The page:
Microsoft Visio is a great tool to document business processes. Why should I add SemTalk?

The real cost of a process modeling is not the cost of the modeling tool, but the costs required to create and maintain models. SemTalk adds a built-in database to the graphical capabilities of Visio without limiting the user's ability to use desired Visio Stencil shapes. This improves the quality of the diagrams. Reusability, maintenance, and reporting is significantly improved. Renaming an object on one page will rename the same object on all pages. The Visio user interface can be simplified so that learning effort is reduced.

Our company made a huge investment in other modeling tools years ago. Why should we change to SemTalk now?

Even in corporations that already have a 'standard' for business process modeling, most process experts still use PowerPoint, Excel or Visio to create flow charts.  'Professional' tools are often only used by IT specialists or external consultants. With SemTalk, departmental process experts are able to access a fully functional, easy-to-use tool that is compatible with the other highly technical tools used by the IT specialists.  This improves communication between the business and IT and it leads to more successful improvement strategies.

What is the main application area of SemTalk?

SemTalk is being used most often to document processes for quality management and in the introduction of new ERP software.  Project results are usually published as HTML in the intranet.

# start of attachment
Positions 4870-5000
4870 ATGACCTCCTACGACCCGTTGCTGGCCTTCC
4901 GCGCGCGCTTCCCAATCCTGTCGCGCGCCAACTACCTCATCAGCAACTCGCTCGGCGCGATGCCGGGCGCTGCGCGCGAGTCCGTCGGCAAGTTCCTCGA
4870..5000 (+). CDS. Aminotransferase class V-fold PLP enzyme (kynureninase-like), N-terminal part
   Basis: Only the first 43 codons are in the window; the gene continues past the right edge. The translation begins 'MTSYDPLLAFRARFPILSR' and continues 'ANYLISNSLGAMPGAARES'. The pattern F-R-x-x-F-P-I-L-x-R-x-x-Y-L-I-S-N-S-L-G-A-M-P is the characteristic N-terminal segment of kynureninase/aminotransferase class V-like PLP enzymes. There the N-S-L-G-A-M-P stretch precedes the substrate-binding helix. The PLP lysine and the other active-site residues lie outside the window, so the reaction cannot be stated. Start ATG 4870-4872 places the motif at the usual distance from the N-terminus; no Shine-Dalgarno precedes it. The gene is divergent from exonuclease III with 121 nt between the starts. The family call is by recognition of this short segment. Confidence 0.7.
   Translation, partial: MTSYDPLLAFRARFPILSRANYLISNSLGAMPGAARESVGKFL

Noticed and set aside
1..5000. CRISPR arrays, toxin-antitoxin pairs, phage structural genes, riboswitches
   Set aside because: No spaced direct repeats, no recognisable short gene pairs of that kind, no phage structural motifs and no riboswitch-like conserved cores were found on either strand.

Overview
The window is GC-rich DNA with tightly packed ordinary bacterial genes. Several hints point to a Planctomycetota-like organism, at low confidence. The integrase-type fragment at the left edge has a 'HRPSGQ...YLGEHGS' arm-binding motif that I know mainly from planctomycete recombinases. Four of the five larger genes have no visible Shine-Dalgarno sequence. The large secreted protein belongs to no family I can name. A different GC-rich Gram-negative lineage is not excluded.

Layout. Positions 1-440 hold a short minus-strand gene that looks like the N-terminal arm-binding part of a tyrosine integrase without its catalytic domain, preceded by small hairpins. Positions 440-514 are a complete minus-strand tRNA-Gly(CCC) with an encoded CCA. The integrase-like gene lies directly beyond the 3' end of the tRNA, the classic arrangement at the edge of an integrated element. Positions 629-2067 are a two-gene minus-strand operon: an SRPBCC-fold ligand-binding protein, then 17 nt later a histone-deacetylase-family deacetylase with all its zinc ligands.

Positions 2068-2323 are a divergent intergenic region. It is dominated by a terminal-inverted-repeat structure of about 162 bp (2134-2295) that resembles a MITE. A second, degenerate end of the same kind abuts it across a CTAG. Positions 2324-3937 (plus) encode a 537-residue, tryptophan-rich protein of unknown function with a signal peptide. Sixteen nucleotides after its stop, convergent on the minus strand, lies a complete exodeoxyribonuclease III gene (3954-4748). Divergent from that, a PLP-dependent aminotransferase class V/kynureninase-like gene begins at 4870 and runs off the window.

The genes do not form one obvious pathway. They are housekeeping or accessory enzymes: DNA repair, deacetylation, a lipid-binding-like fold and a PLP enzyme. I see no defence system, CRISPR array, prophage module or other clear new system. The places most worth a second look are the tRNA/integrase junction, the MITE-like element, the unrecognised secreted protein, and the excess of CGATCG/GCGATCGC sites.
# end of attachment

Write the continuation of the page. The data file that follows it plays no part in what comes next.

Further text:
What is the difference to other Visio-based process modeling tools?

Other Visio-based process modeling tools usually only implement one fixed modeling method. With SemTalk you have much more flexibility.  Existing methods can easily be extended by the  addition of existing Visio components or they can be built completely from scratch.  Consulting firms match requirements to the unique needs of their customers.  Users can develop their own notations without any additional programming.

What is the 'Semantic Web'?

Semantic Web is world wide web founder Tim Berners-Lee's idea for how to build a new machine readable Internet as an extension to the current text-based Internet.  Some of this data is is used to represent knowledge models ('Ontologies'), which are represented using a W3C recommendation named 'OWL'.  SemTalk reads and writes OWL files.  All knowledge which is available on the Semantic Web can be used for process models.